I saw a talk today by sculptor Ned Khan, who creates circumstances for nature to misbehave I mean behave. He is an artist who thinks nature is beautiful, and tinkers his way into some great creations.
sp;Most of his works involve fluids, or air, or flowing solids, and show the complex way that large numbers of things interact.
He had this great observation:
There are properties of large numbers of things that you would never predict from looking at only one. If you were given a water molecule, or even a drop of water, you would never predict all the shapes and forms and behaviors that water can take, from steam to snow to icebergs and eddies.
Because I was probably the only lawyer there, I’ve got to make the logical leaps for all of us: what does that say about individuals and society?* Our judicial legacy is to make decisions based on how individuals behave (or should). But does understanding individual people help us at all to know how large groups of people behave?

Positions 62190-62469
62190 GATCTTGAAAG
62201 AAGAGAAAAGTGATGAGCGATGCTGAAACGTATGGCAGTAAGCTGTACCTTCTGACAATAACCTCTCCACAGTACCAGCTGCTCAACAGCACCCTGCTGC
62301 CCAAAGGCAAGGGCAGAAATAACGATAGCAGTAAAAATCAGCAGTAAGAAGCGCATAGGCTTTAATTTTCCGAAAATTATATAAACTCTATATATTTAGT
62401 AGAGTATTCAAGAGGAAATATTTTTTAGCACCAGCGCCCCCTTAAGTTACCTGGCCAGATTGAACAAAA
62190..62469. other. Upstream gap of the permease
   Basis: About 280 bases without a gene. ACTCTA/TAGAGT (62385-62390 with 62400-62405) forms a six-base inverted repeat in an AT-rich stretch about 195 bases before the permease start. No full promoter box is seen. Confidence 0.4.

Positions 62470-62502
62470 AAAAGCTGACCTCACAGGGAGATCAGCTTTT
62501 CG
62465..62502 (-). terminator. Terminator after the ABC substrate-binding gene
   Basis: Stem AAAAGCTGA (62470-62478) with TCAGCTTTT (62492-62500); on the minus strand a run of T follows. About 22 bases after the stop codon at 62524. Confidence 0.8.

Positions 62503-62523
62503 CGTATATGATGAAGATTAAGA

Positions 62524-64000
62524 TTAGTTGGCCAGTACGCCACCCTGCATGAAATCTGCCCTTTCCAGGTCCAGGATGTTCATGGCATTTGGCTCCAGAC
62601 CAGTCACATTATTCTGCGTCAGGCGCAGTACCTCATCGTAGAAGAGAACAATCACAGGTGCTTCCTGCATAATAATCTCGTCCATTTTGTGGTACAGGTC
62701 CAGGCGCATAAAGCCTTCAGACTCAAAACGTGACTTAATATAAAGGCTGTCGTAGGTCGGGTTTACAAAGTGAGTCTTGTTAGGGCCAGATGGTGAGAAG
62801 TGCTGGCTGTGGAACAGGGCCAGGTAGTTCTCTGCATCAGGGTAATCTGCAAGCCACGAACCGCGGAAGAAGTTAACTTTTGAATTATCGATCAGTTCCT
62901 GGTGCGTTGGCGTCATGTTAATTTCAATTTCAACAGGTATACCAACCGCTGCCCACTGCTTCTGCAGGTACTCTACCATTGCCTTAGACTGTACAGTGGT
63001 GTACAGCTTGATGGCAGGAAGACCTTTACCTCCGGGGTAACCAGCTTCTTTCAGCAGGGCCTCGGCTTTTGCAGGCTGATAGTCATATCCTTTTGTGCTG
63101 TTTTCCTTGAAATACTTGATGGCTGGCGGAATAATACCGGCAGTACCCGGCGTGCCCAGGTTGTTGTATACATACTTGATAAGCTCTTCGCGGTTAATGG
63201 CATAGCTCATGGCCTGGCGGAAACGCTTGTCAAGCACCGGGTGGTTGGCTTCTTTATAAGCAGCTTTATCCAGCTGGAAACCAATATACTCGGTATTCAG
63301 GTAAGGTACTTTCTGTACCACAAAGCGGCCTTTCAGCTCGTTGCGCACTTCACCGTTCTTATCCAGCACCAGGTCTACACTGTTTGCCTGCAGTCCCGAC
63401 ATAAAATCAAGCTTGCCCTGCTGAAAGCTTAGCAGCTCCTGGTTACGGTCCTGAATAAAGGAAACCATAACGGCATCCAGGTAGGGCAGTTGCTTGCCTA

The point is not whether the behavior of groups should somehow trump individual behavior as a basis of judgment. The harms of imposing collevtive visions on individuals are many and huge. The point instead is that the properties of groups are different
than the properties of individuals, and that you can’t extrapolate the one from the other. You’ve just
got to watch them happen, and then make your judgments. The presentation was at the science center, and one of the interesting outcomes was that these sculptures depict things that scientists have not been able to measure or explain, and some things that scientists didn’t know existed. But there they are, to everyone’s surprise.
* ”Metaphors in law are to be narrowly watched, for starting as devices to liberate thought, they end often by enslaving it.” Berkey v. Third Ave. Ry. Co., 244 N.Y. 84,94, ISS N.E. 58, 61 (1926) (Cardozo).
Previously, on Hard Consonant: